I can’t let that last paragraph go. I’ve been thinking about it constantly ever since I first read it a couple of weeks ago. Here it is again:

I have always been a reader; I have read at every stage of my life, and there has never been a time when reading was not my greatest joy. And yet I cannot pretend that the reading I have done in my adult years matches in its impact on my soul the reading I did as a child. I still believe in stories. I still forget myself when I am in the middle of a good book. Yet it is not the same. Books are, for me, it must be said, the most important thing; what I cannot forget is that there was a time when they were at once more banal and more essential than that. When I was a child, books were everything. And so there is in me, always, a nostalgic yearning for the lost pleasure of books. It is not a yearning that one ever expects to be fulfilled. And during this time, these days when I read all day and half the night, when I slept under a counterpane strewn with books, when my sleep was black and dreamless and passed in a flash and I woke to read again — the lost joys of reading returned to me. Miss Winter restored to me the virginal qualities of the novice reader, and then with her stories she ravished me.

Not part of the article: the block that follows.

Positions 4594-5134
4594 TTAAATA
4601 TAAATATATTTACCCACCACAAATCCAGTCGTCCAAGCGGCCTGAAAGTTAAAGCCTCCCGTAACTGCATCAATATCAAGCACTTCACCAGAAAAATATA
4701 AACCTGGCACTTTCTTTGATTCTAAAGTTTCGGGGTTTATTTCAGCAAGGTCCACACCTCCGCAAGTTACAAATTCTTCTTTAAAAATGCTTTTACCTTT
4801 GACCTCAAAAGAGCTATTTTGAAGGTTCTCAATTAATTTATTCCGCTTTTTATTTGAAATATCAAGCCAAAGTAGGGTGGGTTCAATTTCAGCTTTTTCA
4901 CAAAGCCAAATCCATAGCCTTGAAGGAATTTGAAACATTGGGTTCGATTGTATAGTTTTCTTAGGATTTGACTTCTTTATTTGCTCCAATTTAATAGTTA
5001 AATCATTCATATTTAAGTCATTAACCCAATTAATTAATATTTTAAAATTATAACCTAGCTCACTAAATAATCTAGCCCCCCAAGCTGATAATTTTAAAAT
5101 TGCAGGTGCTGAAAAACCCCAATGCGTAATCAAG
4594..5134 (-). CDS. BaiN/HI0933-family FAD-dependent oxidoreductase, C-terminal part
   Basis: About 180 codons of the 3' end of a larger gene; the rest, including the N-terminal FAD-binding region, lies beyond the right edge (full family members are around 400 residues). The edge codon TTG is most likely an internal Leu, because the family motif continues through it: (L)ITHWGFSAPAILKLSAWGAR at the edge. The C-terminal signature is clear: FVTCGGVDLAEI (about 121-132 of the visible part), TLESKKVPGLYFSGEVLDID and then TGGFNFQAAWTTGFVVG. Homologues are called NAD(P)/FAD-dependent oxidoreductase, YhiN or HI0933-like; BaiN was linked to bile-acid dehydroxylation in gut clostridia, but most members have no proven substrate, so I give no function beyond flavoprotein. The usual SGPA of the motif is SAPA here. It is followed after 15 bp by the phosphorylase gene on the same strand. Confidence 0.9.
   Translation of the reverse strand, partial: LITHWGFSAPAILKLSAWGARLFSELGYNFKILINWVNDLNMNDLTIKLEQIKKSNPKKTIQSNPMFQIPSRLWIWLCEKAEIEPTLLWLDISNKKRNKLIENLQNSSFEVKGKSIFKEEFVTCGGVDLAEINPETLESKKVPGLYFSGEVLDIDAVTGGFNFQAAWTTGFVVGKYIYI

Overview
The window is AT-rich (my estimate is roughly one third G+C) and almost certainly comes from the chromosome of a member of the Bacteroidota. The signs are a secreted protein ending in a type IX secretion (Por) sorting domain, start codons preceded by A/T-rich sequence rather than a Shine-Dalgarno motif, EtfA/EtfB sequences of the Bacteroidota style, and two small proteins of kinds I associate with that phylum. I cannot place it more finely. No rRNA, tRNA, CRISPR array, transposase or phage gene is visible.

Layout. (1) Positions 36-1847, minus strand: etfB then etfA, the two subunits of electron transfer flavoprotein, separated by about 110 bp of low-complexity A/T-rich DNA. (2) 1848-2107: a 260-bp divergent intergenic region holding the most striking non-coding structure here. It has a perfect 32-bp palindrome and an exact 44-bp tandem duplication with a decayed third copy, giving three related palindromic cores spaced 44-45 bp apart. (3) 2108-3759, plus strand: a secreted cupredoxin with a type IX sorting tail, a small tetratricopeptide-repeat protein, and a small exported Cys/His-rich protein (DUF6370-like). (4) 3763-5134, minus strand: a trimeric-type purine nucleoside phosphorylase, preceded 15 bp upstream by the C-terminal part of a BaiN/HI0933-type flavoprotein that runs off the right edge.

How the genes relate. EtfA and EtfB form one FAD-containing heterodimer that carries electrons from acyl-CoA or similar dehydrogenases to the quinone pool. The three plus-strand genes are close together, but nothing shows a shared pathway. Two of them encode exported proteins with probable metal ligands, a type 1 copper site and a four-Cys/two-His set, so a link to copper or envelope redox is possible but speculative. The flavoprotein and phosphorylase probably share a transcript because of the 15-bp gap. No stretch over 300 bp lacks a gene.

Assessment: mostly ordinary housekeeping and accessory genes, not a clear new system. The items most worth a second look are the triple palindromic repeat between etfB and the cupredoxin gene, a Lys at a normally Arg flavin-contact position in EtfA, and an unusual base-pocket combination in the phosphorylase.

Everyone in my book group agreed: she’s absolutely right. The experience of reading was different when we were kids. It’s exactly as she says: it was at once more banal and more essential. Books had an impact on our souls in a way that they rarely, if ever, do any more.

The question is, why? What changed? Is it just that we’re too busy now? Exhausted, we fall into bed at 11 o’clock with our minds spinning with the events of the day, what our kids did, what happened at work, what’s coming up tomorrow — and we’re lucky if we can stay awake long enough to read two pages. No wonder books don’t ravish us the way they used to.

Certainly, that’s part of it. Once you become a mother you can never completely forget yourself. There’s a small part of you that has to stay on guard, always. But I don’t think that’s all of it. I would be very surprised if childless bookworms (Aunt Sara?) don’t feel the exact same loss. And let’s not forget Margaret Lea, the character in the book that I quoted above. She is not only childless and unmarried, but she makes a point of going to bed every night at 8:00. She makes herself a cup of cocoa, casts her cares aside, and reads for three hours before turning off the light. Exhaustion and banal worries don’t seem to be a problem for her.

I think it must have something to do with simply being a child. Maybe when we lose our childhood innocence — when the world is no longer new and wonderful — maybe that’s when we lose “the virginal qualities of the novice reader.”

I miss it.

* * *

Two questions for you:

1. Why do you think your experience of reading has changed (if it has)?

2. Have you read anything recently that ravished you the way Miss Winter’s book ravished Margaret?